Fact – We cannot survive without food. But we have the freedom to choose which foods to eat. And, better yet, we have the freedom to choose which ones we KNOW will literally weigh us down and pack on a few extra lbs, and those that will lift us up, make us feel better, make us lighter, and help sustain us.

The first step to freeing yourself from this way of thinking and obsessing? Trial and error. It’s more intuitive than anything.

The question becomes: “Who are you listening to?”

Are you listening to your friends or co-workers: “You probably shouldn’t be eating all of that. Aren’t you on a diet?”

Are you listening to some doctor on TV: “Take these Raspberry ketones, you’ll burn fat at lightning speed!”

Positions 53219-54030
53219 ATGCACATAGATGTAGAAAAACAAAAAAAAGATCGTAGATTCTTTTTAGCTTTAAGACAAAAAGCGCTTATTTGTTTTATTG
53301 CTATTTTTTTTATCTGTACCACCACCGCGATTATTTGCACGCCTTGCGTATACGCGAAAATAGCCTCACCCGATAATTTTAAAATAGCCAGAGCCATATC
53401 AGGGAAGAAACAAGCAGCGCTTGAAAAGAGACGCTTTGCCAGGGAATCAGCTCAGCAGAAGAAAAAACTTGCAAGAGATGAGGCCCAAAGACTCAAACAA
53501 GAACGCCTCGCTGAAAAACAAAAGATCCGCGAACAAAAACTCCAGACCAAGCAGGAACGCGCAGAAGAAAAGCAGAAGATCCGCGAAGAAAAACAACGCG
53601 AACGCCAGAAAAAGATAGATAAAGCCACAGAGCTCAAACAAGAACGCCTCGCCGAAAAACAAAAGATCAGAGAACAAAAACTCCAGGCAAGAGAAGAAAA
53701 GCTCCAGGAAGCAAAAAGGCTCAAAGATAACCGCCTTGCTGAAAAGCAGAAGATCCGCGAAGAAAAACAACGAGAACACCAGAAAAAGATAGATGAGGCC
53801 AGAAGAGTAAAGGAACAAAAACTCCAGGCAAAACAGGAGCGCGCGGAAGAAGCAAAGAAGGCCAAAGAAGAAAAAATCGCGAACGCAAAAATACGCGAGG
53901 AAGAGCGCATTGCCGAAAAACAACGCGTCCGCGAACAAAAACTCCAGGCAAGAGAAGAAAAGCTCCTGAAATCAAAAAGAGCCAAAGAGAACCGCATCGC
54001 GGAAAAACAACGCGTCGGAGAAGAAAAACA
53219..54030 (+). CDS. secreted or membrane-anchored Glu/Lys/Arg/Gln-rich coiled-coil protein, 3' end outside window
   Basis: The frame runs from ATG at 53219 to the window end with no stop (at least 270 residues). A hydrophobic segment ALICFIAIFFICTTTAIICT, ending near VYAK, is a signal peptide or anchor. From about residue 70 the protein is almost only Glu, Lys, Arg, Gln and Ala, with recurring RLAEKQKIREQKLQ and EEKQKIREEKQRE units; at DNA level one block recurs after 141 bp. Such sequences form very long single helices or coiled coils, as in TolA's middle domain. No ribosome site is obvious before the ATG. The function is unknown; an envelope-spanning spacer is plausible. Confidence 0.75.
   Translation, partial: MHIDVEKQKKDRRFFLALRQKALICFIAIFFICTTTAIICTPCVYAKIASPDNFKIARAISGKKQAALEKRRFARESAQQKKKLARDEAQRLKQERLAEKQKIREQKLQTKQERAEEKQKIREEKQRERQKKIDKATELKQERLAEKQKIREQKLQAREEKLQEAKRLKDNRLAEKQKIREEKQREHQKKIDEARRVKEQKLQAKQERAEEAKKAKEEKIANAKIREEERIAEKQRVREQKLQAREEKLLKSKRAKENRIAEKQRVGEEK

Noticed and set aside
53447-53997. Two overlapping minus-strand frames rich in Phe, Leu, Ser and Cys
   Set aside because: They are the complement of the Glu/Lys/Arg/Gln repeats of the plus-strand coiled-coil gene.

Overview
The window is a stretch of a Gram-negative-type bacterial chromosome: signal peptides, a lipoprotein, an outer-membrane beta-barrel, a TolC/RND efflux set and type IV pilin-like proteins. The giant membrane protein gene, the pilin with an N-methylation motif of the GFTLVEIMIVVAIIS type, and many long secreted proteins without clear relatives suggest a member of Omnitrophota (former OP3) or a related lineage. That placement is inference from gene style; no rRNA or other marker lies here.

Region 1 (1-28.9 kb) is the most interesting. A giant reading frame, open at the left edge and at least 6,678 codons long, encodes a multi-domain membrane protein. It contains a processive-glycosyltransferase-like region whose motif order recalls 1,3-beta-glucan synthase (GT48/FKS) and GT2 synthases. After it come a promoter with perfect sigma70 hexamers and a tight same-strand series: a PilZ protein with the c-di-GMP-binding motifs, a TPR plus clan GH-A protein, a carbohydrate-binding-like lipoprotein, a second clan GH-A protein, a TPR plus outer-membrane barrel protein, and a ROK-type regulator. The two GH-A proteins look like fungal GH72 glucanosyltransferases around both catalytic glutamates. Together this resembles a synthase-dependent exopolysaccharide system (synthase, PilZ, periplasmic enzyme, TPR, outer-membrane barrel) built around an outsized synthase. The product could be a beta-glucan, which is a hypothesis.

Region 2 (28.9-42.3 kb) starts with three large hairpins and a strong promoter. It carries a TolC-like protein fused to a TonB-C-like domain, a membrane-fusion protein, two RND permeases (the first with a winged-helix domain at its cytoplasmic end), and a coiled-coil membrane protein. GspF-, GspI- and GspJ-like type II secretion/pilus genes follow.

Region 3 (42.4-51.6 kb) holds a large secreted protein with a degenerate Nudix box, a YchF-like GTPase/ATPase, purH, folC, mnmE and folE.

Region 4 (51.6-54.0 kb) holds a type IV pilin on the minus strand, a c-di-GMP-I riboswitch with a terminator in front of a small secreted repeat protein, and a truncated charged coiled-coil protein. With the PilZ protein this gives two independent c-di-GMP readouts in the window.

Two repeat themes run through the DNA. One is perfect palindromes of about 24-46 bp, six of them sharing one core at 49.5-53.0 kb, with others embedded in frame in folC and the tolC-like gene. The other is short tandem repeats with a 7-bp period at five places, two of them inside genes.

Are you listening to people who enable you: “I can’t eat like you do…you eat some of the weirdest foods. You should live a little!! Here, have some cheesecake. Better yet, just give me the cheesecake, I’ll eat it for you.”

The first step is to listen to you. While we all have the ability to do our own research on what foods are the most nutritious or most healthy for us, it doesn’t take a Masters in Dietetics to tell us that slice of apple pie is probably not going to help you lose weight like that one apple will.  Somewhere along the way, we have become slightly obsessed with being super duper healthy and fit. And it got complicated. So if you”uncomplicate” things, that weight is slowly lifted off your shoulders over time.

(This is easier for people who do not have serious eating disorders/obesity/anorexia. That’s an entirely different issue that I’m not addressing here. This is advice for your average dieter.)